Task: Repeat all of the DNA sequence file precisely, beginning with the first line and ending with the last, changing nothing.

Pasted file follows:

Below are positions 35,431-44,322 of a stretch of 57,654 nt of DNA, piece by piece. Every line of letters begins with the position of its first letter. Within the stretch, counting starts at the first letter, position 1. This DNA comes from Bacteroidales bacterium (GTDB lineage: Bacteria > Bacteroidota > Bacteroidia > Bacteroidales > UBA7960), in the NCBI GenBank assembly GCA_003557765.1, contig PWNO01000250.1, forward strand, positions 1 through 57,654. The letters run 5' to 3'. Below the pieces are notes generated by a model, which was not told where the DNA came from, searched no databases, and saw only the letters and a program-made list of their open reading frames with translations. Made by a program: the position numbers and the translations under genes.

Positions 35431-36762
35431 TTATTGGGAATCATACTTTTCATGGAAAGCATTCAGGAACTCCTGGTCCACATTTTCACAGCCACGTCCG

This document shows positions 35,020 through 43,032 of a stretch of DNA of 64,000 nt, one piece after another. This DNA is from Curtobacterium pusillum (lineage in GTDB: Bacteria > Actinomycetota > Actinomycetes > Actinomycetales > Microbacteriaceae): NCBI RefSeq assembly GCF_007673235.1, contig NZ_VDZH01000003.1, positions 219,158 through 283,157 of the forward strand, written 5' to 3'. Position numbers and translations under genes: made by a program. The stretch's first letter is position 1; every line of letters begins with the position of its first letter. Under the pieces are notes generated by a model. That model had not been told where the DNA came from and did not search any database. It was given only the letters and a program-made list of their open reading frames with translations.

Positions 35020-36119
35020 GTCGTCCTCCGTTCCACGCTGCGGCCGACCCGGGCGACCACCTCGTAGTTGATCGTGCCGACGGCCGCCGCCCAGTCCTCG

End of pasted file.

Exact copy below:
Below are positions 35,431-44,322 of a stretch of 57,654 nt of DNA, piece by piece. Every line of letters begins with the position of its first letter. Within the stretch, counting starts at the first letter, position 1. This DNA comes from Bacteroidales bacterium (GTDB lineage: Bacteria > Bacteroidota > Bacteroidia > Bacteroidales > UBA7960), in the NCBI GenBank assembly GCA_003557765.1, contig PWNO01000250.1, forward strand, positions 1 through 57,654. The letters run 5' to 3'. Below the pieces are notes generated by a model, which was not told where the DNA came from, searched no databases, and saw only the letters and a program-made list of their open reading frames with translations. Made by a program: the position numbers and the translations under genes.

Positions 35431-36762
35431 TTATTGGGAATCATACTTTTCATGGAAAGCATTCAGGAACTCCTGGTCCACATTTTCACAGCCACGTCCG

This document shows positions 35,020 through 43,032 of a stretch of DNA of 64,000 nt, one piece after another. This DNA is from Curtobacterium pusillum (lineage in GTDB: Bacteria > Actinomycetota > Actinomycetes > Actinomycetales > Microbacteriaceae): NCBI RefSeq assembly GCF_007673235.1, contig NZ_VDZH01000003.1, positions 219,158 through 283,157 of the forward strand, written 5' to 3'. Position numbers and translations under genes: made by a program. The stretch's first letter is position 1; every line of letters begins with the position of its first letter. Under the pieces are notes generated by a model. That model had not been told where the DNA came from and did not search any database. It was given only the letters and a program-made list of their open reading frames with translations.

Positions 35020-36119
35020 GTCGTCCTCCGTTCCACGCTGCGGCCGACCCGGGCGACCACCTCGTAGTTGATCGTGCCGACGGCCGCCGCCCAGTCCTCG